Moyle is the only period author under study to specifically recommend bleeding before other surgical procedures had been performed on a patient. As he explained in another case study involving a sailor with a head wound, "I let him Blood immediately; for that is not to be neglected in all grand Contusions, whether external or Internal."2

In yet another case, he notes that a surgeon who had been treating a sailor with a head wound before Moyle had failed to "let the Man blood; which, in contused Wounds, ought not to be omitted, and much less in Fractures, (as here was one, although he [the other surgeon] was ignorant of it.)"3

In still another case, Moyle bled an unconscious seaman who was already bleeding. "The Man bled at Mouth and Ears, and had all signs of a concussed Brain; but Life being perceiv’d in him, he was let Blood instantly: which Operation may not be omitted in any-wise in these cases."4 This is unusual because many surgeons thought when a man was already bleeding it was unnecessary to bleed him more at that time.

Notice that Moyle doesn't go into detail about bloodletting, although it was likely performed using a vein in the man's arm, the most common site. Bleeding to relieve the humors was also performed using veins in the neck and even the temples on occasion, although the arm was the most common site used. If he had used non-arm locations, Moyle would likely have mentioned this.

Once again, pre-surgery bloodletting is only advised by Moyle, suggesting that this may not not have been widely performed on head wound cases.

1 John Moyle, Memoirs: Of many Extraordinary Cures, 1708, p. 2; 2 Moyle, p. 19; 3 Moyle, p. 23; 4 Moyle, p. 12

Pre-Op: Shaving the Head

Shaving the Head
Artist: Auguste Raffet
Shaving the Skull, Barbier Tzigane (1839)
Shaving the head (or at least shaving part of it) was an integral part of most head surgeries. Finding skull fractures was usually difficult enough with the head shaved, let alone trying to find them with hair in the way. Hair was also a liability because it would have gotten tangled in the surgical tools used to operate on the head. Since shaving was a normal part of the ship's surgeon's job, he would have had the tools at hand.

Ambroise Paré says that "if the wound made in the musculous skin shall not be thought sufficient for ordering the fissure [in the skull], then must he [the surgeon] shave off the hair" in preparation for treatment.1 Military surgeon Richard Wiseman repeatedly mentions shaving a patient's hair before attempting to work on a head wound2 as does sea surgeon John Atkins.3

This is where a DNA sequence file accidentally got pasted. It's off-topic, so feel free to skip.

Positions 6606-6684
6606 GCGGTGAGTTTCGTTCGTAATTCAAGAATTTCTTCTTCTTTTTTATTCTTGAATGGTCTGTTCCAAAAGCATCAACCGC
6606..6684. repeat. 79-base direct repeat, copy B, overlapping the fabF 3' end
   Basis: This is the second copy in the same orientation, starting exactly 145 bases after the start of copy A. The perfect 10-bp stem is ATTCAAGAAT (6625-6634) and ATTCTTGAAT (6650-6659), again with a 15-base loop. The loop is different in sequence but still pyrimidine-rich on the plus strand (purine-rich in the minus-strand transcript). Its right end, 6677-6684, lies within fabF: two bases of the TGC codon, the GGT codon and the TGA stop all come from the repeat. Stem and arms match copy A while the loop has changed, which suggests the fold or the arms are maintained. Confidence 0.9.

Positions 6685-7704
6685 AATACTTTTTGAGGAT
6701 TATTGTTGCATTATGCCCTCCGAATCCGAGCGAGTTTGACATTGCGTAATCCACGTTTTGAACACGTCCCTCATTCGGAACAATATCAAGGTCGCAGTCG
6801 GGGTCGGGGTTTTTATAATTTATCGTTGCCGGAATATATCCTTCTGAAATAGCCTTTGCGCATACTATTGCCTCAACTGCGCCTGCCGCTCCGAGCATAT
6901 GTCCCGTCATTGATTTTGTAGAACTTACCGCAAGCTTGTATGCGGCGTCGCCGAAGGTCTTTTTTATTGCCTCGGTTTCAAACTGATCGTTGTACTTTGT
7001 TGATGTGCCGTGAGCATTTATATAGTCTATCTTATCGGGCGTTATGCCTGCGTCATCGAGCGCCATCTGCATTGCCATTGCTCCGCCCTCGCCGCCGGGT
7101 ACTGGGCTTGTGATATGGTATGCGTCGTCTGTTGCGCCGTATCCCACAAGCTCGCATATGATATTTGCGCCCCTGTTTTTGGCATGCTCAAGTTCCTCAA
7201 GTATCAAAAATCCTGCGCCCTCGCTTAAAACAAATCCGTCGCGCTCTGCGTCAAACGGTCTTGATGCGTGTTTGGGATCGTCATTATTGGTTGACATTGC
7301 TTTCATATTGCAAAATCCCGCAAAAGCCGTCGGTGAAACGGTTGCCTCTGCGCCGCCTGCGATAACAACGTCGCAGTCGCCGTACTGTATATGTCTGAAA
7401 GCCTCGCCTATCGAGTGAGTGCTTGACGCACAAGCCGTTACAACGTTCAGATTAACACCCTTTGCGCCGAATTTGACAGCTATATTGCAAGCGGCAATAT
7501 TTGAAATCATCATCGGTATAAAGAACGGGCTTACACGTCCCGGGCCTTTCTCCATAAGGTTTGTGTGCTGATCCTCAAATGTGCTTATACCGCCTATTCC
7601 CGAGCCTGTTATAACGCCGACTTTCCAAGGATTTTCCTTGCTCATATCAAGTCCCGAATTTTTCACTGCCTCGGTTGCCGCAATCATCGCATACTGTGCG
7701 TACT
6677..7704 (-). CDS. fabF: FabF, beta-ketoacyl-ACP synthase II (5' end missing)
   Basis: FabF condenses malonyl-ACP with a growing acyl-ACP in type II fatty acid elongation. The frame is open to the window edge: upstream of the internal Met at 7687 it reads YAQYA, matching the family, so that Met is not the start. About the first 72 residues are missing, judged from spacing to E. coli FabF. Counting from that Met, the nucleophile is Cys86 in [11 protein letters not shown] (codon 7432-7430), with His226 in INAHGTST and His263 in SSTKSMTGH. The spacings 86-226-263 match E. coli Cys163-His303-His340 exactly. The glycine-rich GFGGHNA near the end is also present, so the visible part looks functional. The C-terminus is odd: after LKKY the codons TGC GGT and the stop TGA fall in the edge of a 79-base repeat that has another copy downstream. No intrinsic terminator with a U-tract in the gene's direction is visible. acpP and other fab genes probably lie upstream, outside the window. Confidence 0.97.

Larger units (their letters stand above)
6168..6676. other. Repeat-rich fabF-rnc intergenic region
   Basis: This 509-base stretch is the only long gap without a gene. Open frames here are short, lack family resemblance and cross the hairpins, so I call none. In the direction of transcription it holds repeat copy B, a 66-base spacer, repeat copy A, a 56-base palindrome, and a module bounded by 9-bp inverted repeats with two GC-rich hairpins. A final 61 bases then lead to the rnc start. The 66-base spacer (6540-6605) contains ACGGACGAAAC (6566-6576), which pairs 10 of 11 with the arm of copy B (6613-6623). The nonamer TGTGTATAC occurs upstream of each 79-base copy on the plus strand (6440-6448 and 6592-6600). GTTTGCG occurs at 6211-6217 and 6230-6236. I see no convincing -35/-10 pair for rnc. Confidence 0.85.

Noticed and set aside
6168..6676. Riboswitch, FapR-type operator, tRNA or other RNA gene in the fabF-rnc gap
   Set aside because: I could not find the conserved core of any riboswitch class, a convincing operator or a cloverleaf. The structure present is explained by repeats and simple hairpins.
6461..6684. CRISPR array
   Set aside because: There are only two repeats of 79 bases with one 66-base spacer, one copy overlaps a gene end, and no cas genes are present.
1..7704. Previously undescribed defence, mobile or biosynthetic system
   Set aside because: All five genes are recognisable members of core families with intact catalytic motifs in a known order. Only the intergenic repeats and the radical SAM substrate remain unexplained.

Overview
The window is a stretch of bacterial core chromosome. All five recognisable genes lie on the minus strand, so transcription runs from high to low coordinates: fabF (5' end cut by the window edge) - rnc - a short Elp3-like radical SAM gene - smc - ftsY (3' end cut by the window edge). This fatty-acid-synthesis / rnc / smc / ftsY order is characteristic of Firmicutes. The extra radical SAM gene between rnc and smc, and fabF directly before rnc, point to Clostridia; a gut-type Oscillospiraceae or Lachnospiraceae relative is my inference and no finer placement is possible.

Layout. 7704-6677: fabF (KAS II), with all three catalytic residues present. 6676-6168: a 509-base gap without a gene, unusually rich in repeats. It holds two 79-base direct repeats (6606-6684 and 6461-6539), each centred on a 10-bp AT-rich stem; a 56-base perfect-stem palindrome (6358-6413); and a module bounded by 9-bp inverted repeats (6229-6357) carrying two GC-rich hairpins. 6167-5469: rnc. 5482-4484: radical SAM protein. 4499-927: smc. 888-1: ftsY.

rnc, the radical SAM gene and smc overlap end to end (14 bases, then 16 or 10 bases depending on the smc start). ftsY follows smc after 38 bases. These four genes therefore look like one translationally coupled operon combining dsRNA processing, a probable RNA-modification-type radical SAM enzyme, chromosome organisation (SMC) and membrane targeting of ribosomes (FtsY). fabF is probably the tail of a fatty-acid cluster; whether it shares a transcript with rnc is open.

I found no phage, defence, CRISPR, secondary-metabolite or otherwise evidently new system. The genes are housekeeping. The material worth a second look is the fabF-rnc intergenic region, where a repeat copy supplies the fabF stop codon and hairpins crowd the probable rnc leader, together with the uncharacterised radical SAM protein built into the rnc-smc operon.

Oil Application
Artist: Peter Bruegel the Younger
Over-Humecting the Skull (1559)
Sea surgeon John Woodall explains to his readers, "The place therefore found where the fracture is, it then followeth that the haire must be first shaved away, or at least (which is not so good) cut close for a good distance about the greefe 4 fingers broad or more"4.

Woodall is the only surgeon under study to suggest partially shaving the head. When faced with a head wound previously treated by another surgeon, John Moyle said "'Tis true, he [the other surgeon] had shaved the Hair about the Wound, but not the whole Head, (which he ought to have done,)... [so] I had the Head shaved all over; it was vastly Turgid [swollen], and the Wound looked ill."5

The process itself is fairly straightforward. Moyle notes that a man's head would be "shav’d with a Capital Razor, when the Hair had been first moistned toward the Roots with Oyl-Olive."6 The description of the razor as being a 'capital' razor is interesting. When detailing the instruments a surgeon must have, Moyle lists "dismembering Saw with two blades, Head Saw, dismembering Knife, Catlings [knives with sharpened blades on each side for amputation], Incision Knife, Capital Instruments, Traphine with two heads" and several other instruments.7 He doesn't describe the 'Capital Instruments' in any further detail, although given that they are listed among the amputation and trepanning instruments, it seems likely that they were reserved for use in these two capital operations. Moyle elsewhere calls dampening the hair with oil 'humecting'8 and specifically notes that the Hair was "moistned with Oyl on the Epidermis"9.